Excerpt of Toms River by Dan Fagin
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The doctors ignored the chatter. Boornazian raised the issue a few times with physicians she knew well. "I would ask them, 'Have you noticed this? Do you think there's something going on in Toms River?' " The doctors all told her the same thing: no. They said it in various ways, and with inflections that ranged from respectful to patronizing, but the core message never varied. "The general sentiment from the doctors was that it was just a coincidence, and that we shouldn't worry about it," Boornazian recalled. She did not take offense. The physicians ruled the hospital, and CHOP was not just any hospital. It was the oldest and most prestigious children's hospital in the United States, regularly finishing at the top of national rankings for pediatric care. How could the doctors be expected to pay attention to something as trivial as a home address? They were far too busy to get to know the families the way the nurses did. "The doctors rotate in and out, and I don't think they really realized how many patients there were who were from the Toms River area," Boornazian said. "It's the nurses who are there day in and day out, year after year. To us, it looked like a very unusual number of patients."
When Boornazian told other nurses on the ward that she was planning to drive to Toms River for Carrie-Anne Carter's funeral, they responded with wisecracks that were only half in jest. "People said, 'Oh, don't drink the water when you're there, and don't breathe too deeply,' " Boornazian remembered. From conversations with the Carters and other Toms River families, she had heard a little bit about the Ciba-Geigy chemical plant and its history of pollution. So she was a bit unnerved when, while driving to the funeral, she looked to her left at a stoplight on Route 37 and saw the fence and security gate of the sprawling factory complex. "I remember driving by and thinking, 'That's the plant that everyone talks about.' " For days afterward, she could not stop thinking about that big factory in the woods and about all the local families she had met in the oncology ward.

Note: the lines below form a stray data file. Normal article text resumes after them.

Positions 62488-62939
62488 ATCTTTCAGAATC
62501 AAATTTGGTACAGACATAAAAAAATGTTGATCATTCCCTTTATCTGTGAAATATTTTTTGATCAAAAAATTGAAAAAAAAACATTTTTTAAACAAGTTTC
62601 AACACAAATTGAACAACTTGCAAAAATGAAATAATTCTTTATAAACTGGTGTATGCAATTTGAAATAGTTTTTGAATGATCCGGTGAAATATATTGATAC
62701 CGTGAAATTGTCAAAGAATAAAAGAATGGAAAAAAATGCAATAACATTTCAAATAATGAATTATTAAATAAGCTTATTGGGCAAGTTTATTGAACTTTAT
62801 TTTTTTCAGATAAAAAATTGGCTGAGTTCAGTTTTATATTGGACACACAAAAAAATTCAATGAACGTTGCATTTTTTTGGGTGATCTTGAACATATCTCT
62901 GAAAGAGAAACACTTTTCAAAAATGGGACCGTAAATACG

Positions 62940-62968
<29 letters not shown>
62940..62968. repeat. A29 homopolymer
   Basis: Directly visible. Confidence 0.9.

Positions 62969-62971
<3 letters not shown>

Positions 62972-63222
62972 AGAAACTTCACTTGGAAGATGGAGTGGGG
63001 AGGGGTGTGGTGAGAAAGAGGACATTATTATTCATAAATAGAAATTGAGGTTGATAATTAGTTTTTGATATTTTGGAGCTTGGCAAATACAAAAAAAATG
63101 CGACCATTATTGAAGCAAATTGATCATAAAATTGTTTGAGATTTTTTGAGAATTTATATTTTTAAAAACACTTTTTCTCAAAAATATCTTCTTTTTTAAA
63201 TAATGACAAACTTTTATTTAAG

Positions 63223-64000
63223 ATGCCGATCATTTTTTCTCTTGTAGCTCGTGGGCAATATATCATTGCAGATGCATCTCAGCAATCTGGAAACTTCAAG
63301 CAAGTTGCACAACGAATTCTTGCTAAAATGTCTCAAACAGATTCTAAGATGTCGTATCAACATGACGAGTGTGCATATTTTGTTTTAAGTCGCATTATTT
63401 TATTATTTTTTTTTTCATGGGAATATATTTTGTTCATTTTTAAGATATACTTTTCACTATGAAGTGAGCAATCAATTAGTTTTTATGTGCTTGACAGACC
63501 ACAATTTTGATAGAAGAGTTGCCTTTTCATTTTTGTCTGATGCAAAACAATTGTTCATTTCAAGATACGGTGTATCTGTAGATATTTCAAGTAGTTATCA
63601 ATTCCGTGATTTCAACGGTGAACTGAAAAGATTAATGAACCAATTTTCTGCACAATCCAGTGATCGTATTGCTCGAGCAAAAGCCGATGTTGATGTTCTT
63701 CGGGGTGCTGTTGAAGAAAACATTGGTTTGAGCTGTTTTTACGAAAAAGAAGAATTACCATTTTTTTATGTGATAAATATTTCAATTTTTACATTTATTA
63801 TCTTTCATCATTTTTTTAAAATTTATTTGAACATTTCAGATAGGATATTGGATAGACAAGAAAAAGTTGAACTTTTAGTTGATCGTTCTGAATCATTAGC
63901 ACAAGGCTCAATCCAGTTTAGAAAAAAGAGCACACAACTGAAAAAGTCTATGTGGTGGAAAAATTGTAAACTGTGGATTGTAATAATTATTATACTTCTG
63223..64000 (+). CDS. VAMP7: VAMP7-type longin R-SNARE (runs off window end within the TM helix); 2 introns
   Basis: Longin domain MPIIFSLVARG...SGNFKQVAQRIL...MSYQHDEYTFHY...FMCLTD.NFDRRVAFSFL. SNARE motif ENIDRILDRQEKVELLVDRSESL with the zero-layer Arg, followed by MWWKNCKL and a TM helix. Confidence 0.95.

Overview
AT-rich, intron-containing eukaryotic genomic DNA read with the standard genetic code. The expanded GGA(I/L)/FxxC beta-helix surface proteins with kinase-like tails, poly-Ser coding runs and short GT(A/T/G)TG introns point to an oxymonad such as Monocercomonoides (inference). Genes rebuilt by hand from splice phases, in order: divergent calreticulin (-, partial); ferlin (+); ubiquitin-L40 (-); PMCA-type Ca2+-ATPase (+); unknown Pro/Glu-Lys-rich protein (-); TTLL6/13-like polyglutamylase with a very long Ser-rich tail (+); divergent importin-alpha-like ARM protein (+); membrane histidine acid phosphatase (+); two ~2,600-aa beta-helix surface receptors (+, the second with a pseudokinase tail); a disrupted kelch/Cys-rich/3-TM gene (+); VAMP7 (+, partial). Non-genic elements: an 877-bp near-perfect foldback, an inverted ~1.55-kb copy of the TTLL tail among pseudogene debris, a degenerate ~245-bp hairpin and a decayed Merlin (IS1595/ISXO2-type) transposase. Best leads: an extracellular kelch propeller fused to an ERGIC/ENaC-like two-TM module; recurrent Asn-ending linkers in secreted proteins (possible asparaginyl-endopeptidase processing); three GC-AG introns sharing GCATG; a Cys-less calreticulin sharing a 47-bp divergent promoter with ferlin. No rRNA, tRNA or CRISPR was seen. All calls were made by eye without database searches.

Lisa Boornazian was not a boat-rocker. In 1995, she was a twenty-four-year-old who loved her job and respected the hierarchy of the hospital. The doctors had told her it was just a coincidence that so many children on the ward were from Toms River, and she was inclined to take their word for it. They were very good doctors, and they gave their patients excellent medical care, even if they were too busy to get to know them. But she could not shake her uneasy feeling that the doctors might be wrong about Toms River.
She and her husband, Adam, came from large families and often got together on weekends with their siblings, many of whom still lived in the Philadelphia area. They were especially close to Adam's sister, Laura Janson, and her husband, Eric. A few weeks after Carrie-Anne Carter's funeral in Toms River in February of 1995, the two couples were having dinner on a Friday night, and somehow the conversation turned to the funeral and to Boornazian's worries about Toms River. The discussion was not something that she had planned. "It just sort of happened by accident," she would remember much later.
In their extended family, Laura Janson was an authority figure on environmental matters. She worked in the Philadelphia regional office of the U.S. Environmental Protection Agency, where she specialized in technical assessments of hazardous waste sites, though she had never worked on any in Toms River. After eleven years at the EPA, Janson was a bit jaded about information that came in from the public because it usually turned out to be confused, poorly documented, or otherwise unreliable. But this was different. Her sister-in-law was not an alarmist; she was a medical professional at a major hospital where thousands of children were treated every year. At dinner, when Boornazian started talking about all the sick children she had treated from Toms River, Janson listened. When Boornazian asked her to check to see if anyone at the EPA was looking into the issue, she agreed. Janson would later explain her decision this way: "When you work at EPA, people are always saying something's wrong with their water, but if it's your sister-in-law talking, and she's a nurse at CHOP who has made actual observations of cancer in children, you figure you'd better follow up."
Excerpted from Toms River by Dan Fagin. Copyright © 2013 by Dan Fagin. Excerpted by permission of Bantam, a division of Random House, Inc. All rights reserved. No part of this excerpt may be reproduced or reprinted without permission in writing from the publisher.